14. Adam Whitehead is Dragonmount's TV blogger. Adam has been writing about film and television, The Wheel of Time, and other genre fiction for over fifteen years, and was a finalist for the Hugo Award for Best Fan Writer in 2020. Be sure to check out his websites, The Wertzone and Atlas of Ice and Fire (including The Wheel of Time Atlas!) as well as his Patreon. Today marks a full year since production of The Wheel of Time began in the Czech Republic and Slovenia. Had things proceeded according to plan, shooting would have wrapped in May and the production would have been deep in post-production, ready for an early 2021 debut. Unfortunately, fate had other ideas and instead we’ve had to endure a pandemic which has had far-reaching consequences around the globe. The Wheel of Time had to go on shooting hiatus in March with six of the eight episodes in the can and for a while it looked like completing the season would have to be held off indefinitely. Fortunately, shooting on the final two episodes was able to resume last week and the hope is that the series will be able to debut in 2021, hopefully not too far behind the original airing schedule. For this anniversary post, I thought it would be fun to do a brief catch-up of the news covering production as it unfolded. Back in April 2019, we had firm news that casting was underway. Two months later we had confirmation of our first castmember: Rosamund Pike (Gone Girl, The World’s End) as Moiraine Damodred. Pike also signed on as a producer, part of a long-term interesting in working behind the scenes in film as well; she also recently signed on as a producer on Netflix’s Three-Body Problem, working alongside former Game of Thrones showrunners David Benioff and D.B. Weiss. The floodgates opened in August 2019 when the main Two Rivers cast was announced: Madeleine Madden as Egwene al’Vere, Marcus Rutherford as Perrin Aybara, Barney Harris as Mat Cauthon, Zoë Robbins as Nynaeve al’Meara and Josha Stradowski as Rand al’Thor. We also got Brandon Sanderson to weigh in on the casting choices, and he had some wise words on audience expectations of a faithful adaptation versus the practicalities of delivering that with the practical and financial limitations of television production. We then got news of Daniel Henney being cast as al’Lan Mandragoran, and an early preview of the cast in action due to a video of the first table read for the series. More casting news followed: Tam al’Thor; Logain, Loial, Thom Merrilin and Padan Fain; Alanna Mosvani, Maksim and Ihvon; Liandrin, Aram, Leane and Ila; Abell Cauthon, Natti Cauthon, Marin al’Vere, Bran al’Vere, Daise Congar and Cenn Buie; Eamon Valda and Geofram Bornhald; Master and Mistress Grinwell and Dana; Basel Gill; Raen; and Min Farshaw and Siuan Sanche. Meanwhile, in other posts we discussed things to expect from the show, characters who might have expanded roles, the writers working on Season 2 scripts, the directors, the budget, the locations, and that pesky question of how many books will be adapted in the first season. We also had to address fan concerns over characters being cut, initially fears that Thom Merrilin was going to be axed (he wasn’t) and that Min wouldn’t make it into the first season (she has, although the jury is still out on Elaida, Elayne and the rest of the Trakands). We even had a chat about the show at the virtual JodanCon back in April, which was gatecrashed by showrunner Rafe Judkins who kindly answered some of our questions about the project (and got some nice exclusives, like Seasons 1 and 2 being eight episodes long apiece). It’s been a wild ride and it’s not quite over yet. Shooting on the final two episodes of the season is expected to continue well into October, if not November as well, and there’s still some castmembers we expect to see in the first season who should be announced (including Lord Agelmar, hopefully, and maybe a couple of those pesky Forsaken). As usual, Dragonmount will continue bringing you news on the series as it comes in.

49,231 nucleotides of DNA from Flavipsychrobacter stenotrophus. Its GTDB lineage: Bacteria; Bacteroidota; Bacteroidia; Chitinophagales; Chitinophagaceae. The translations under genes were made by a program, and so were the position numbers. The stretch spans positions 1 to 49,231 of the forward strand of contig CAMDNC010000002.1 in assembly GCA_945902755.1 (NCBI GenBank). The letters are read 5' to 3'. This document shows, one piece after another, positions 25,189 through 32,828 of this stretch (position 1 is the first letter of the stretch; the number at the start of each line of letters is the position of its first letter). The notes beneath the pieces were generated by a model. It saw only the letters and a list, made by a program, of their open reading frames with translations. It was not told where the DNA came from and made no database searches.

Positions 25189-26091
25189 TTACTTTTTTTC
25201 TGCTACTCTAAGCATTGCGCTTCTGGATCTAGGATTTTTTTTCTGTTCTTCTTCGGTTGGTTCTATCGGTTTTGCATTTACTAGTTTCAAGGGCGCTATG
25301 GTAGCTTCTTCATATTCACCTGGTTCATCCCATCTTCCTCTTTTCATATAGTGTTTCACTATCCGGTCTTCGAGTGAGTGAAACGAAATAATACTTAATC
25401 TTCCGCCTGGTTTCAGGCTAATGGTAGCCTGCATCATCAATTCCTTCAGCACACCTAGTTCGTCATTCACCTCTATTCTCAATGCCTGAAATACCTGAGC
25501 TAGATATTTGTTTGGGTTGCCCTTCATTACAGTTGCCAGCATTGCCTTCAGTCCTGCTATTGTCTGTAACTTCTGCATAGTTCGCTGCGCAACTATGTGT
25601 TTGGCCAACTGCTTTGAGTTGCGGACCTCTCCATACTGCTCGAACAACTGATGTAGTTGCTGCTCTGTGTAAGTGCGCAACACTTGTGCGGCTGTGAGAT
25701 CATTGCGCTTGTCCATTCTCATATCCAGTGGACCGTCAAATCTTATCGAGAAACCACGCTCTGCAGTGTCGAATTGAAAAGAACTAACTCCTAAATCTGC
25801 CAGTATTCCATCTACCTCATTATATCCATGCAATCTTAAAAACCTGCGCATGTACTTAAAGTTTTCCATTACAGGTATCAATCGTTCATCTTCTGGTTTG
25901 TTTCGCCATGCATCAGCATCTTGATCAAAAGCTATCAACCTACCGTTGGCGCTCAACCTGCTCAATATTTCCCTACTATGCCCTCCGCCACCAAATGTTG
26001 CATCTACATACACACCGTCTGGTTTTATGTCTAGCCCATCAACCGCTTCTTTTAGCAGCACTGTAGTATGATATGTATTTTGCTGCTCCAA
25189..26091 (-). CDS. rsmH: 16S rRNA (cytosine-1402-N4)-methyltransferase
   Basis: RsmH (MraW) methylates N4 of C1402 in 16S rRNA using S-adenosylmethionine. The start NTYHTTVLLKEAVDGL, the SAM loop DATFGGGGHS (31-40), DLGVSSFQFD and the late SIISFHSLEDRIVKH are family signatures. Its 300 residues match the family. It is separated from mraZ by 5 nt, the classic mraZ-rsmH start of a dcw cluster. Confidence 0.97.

15. As I said, I think we are not going to be seeing a "faithful adaptation" in the sense of a linear blow-by-blow adaptation of the books. There simply isn't enough time and enough episodes. So I think we will see a more general adaptation of the main storyline from the books, but many, many subplots and minor characters are going to be cut, and they'll be blending together elements from across the entire series, combining characters (not the really big hitters, but certainly tertiary and less important ones) and leaving out elements that are not strongly tied into the main story or the main characters. Maybe if, say, AMC had been adapting the project as 16-episode seasons and they could have adapted two books per season, 8 episodes per book, that would be a different situation, but then they'd have the problem of not having anywhere near enough money to do the show justice.